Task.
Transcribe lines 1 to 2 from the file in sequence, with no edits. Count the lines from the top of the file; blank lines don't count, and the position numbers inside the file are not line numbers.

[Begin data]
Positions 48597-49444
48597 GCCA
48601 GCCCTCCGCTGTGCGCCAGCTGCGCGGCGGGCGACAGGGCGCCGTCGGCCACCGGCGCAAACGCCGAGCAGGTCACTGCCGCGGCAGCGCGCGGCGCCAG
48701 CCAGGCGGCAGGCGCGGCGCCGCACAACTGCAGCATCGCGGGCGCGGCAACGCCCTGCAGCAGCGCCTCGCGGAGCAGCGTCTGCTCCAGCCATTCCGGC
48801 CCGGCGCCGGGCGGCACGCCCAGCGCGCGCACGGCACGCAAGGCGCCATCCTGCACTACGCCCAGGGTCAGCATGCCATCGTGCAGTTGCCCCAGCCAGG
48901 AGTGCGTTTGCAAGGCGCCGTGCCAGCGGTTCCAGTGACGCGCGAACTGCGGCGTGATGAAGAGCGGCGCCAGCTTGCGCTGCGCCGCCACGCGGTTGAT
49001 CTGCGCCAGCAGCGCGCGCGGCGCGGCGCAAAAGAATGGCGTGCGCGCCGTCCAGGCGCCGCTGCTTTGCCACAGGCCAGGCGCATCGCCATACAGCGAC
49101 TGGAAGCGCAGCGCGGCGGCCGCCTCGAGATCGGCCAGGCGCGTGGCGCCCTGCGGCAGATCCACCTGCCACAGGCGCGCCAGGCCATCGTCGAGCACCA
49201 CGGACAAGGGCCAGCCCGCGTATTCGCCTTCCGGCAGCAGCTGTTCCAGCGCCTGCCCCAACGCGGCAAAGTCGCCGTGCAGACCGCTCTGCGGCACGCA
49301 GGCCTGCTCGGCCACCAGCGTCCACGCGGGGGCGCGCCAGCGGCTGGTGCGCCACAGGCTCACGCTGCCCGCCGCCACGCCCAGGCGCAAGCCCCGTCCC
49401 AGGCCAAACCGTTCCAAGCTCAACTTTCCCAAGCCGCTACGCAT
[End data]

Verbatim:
Positions 48597-49444
48597 GCCA